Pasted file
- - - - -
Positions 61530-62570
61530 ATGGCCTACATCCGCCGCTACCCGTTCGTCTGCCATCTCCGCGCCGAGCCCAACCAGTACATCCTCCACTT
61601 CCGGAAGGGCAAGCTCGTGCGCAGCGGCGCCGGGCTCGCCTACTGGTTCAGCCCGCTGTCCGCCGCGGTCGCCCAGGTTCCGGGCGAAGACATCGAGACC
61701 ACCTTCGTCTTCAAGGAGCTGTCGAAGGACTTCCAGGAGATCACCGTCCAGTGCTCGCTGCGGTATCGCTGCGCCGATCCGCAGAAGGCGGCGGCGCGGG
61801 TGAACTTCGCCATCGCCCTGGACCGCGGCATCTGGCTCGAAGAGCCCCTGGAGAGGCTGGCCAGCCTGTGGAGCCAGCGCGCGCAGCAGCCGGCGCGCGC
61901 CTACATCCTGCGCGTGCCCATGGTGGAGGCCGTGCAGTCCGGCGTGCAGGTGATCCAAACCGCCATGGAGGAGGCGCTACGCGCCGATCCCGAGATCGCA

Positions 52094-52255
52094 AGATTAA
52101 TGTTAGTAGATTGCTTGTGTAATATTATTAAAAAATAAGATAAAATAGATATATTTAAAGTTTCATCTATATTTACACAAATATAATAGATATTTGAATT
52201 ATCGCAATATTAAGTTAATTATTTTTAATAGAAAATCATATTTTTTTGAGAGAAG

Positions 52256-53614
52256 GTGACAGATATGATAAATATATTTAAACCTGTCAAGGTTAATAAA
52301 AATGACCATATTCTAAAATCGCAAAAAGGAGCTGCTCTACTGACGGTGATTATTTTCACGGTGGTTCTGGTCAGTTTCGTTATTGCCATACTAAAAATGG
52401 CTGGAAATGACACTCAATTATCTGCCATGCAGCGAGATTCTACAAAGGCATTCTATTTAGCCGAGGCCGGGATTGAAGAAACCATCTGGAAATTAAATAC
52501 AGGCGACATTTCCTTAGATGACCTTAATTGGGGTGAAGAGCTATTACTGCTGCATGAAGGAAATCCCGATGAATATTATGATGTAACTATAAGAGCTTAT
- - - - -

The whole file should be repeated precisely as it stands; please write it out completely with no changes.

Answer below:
Positions 61530-62570
61530 ATGGCCTACATCCGCCGCTACCCGTTCGTCTGCCATCTCCGCGCCGAGCCCAACCAGTACATCCTCCACTT
61601 CCGGAAGGGCAAGCTCGTGCGCAGCGGCGCCGGGCTCGCCTACTGGTTCAGCCCGCTGTCCGCCGCGGTCGCCCAGGTTCCGGGCGAAGACATCGAGACC
61701 ACCTTCGTCTTCAAGGAGCTGTCGAAGGACTTCCAGGAGATCACCGTCCAGTGCTCGCTGCGGTATCGCTGCGCCGATCCGCAGAAGGCGGCGGCGCGGG
61801 TGAACTTCGCCATCGCCCTGGACCGCGGCATCTGGCTCGAAGAGCCCCTGGAGAGGCTGGCCAGCCTGTGGAGCCAGCGCGCGCAGCAGCCGGCGCGCGC
61901 CTACATCCTGCGCGTGCCCATGGTGGAGGCCGTGCAGTCCGGCGTGCAGGTGATCCAAACCGCCATGGAGGAGGCGCTACGCGCCGATCCCGAGATCGCA

Positions 52094-52255
52094 AGATTAA
52101 TGTTAGTAGATTGCTTGTGTAATATTATTAAAAAATAAGATAAAATAGATATATTTAAAGTTTCATCTATATTTACACAAATATAATAGATATTTGAATT
52201 ATCGCAATATTAAGTTAATTATTTTTAATAGAAAATCATATTTTTTTGAGAGAAG

Positions 52256-53614
52256 GTGACAGATATGATAAATATATTTAAACCTGTCAAGGTTAATAAA
52301 AATGACCATATTCTAAAATCGCAAAAAGGAGCTGCTCTACTGACGGTGATTATTTTCACGGTGGTTCTGGTCAGTTTCGTTATTGCCATACTAAAAATGG
52401 CTGGAAATGACACTCAATTATCTGCCATGCAGCGAGATTCTACAAAGGCATTCTATTTAGCCGAGGCCGGGATTGAAGAAACCATCTGGAAATTAAATAC
52501 AGGCGACATTTCCTTAGATGACCTTAATTGGGGTGAAGAGCTATTACTGCTGCATGAAGGAAATCCCGATGAATATTATGATGTAACTATAAGAGCTTAT